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Discussion Starter #1
2008 Ford Focus. I know someone else with this year Focus and they have the same issue, but apparently Ford only recalled earlier years...

I turn the key all the way forward. Nothing happens. I push the key in more or further, then the starter engages.

What exactly do I need to replace? The tumbler?
 

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Vince your Moderator
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Well let's see, I know 2 other people who have the EXACT same year Focus, 2008. I'm being told second hand on one of them that the window sills are folding in on one, and that the carpet is coming out. I said the same thing is happening with mine. I was also told they had ignition switch issues. Again, same thing I'm having. I asked the guy at my work if he is having ignition switch issues and he described the situation he's having. 3 Focuses, all the same problem. Ford recalled 2000-2004 or thereabouts for ignition switch issues. Did they fix the problem on later years? No, they just keep making it the same way year after year. I know this is "sacrilege" to come on here and say this but I have no other way to put it, I am NOT impressed with this vehicle. It is the most poorly custructed vehicle I have ever owned.
 

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Vince your Moderator
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It was a business decision not to recall the switch.

It is something that many of us have had to just deal with.
 

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""""Did they fix the problem on later years? """"

YES Ford did fix the problem
The OLD cylinder had an offset keyway
The NEW cylinder has a keyway that is centered
So when one gets a repair kit from Ford the keyway is centered as well as any cars from 2005 and onwards

BTW I never heard of a recall, probably in the earlier years that problem may have been taken care via the warranty route or a freebie by a caring dealer

My wife's Dodge Neon started to have ignition cylinder troubles and I drove it straight to the dealer, while I could
 

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C2H5OH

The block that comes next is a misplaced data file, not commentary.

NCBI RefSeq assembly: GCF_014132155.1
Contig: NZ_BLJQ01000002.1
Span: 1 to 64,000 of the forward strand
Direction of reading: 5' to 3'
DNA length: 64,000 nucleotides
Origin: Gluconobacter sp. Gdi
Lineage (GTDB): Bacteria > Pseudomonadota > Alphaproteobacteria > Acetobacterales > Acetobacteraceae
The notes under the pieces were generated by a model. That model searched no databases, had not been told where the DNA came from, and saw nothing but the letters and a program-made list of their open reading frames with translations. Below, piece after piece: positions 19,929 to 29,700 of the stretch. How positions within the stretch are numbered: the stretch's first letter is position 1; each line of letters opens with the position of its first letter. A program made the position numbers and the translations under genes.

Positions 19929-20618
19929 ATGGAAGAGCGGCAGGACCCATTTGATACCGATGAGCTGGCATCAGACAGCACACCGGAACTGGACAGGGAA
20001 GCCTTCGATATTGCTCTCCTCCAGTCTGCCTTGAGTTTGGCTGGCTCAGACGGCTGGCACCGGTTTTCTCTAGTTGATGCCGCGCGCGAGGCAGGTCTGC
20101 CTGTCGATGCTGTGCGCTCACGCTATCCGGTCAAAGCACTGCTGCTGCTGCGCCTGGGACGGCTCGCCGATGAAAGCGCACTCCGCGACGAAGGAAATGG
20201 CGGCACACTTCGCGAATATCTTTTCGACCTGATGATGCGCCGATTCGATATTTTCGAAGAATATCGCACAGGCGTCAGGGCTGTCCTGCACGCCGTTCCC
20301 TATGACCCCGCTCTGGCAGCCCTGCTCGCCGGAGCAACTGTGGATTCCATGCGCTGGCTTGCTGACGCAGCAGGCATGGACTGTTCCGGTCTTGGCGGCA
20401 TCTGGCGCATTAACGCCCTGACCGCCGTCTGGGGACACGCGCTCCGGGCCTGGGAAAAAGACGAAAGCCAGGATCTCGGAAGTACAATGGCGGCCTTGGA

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http://www.focusfanatics.com/forum/showthread.php?t=309714

Please take a look at the link posted above. From your limited description it sounds like it may not be the key tumbler but either the starter switch located on the left side of the steering column or the linkage mechanism located through the center of the steering column that connects the key tumbler on the right to the starter switch on the left.

My daughters car had the same problem that started intermittently. Turn the key and it was ok, at times you had to turn the key back and forth to get the starter to engage. Slowly it got worse until one day she could not get it to start at all. Her starter, starter solenoid, starter switch, neutral safety switch, starter relay and key tumbler were OK. It was the linkage in (around) the steering column that was bad. You do not need to remove the steering wheel air bag or column to repair/replace it.

The link gives all you will need to repair it. I have had at least two others on this forum list what I feel is the same problem on '07 and '08 models and neither got back to me to let me know if I was right.

Check it out and let us know what you end up finding wrong.
 

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I am still wondering what you found wrong with your ignition system? Did the information below from a previous post help you??

Just wanted to pass this along. I spent the last two days trouble shooting/repairing my daughters car. It was taking multiple times to turn the key to get the starter to energize. At first it happened once in a while. Over time the problem became more frequent. She let it go too long and finally called Dad when the ignition failed to energize the starter at all.

The Focus is a 2008 SE bought new with 77,000 miles on it now. I believe this is the first year for the newer body style. She has a sales route with frequent stops and starts her car 30 to 40 times daily so her starting system gets much more cycle time than a normal car.

First, the starter was removed and checked out OK. The starter relay was switched and OK. The neutral safety switch (is a multi function switch) is located on the side of the trans at the shift linkage lever was not touched except to pull the plug, clean and replace.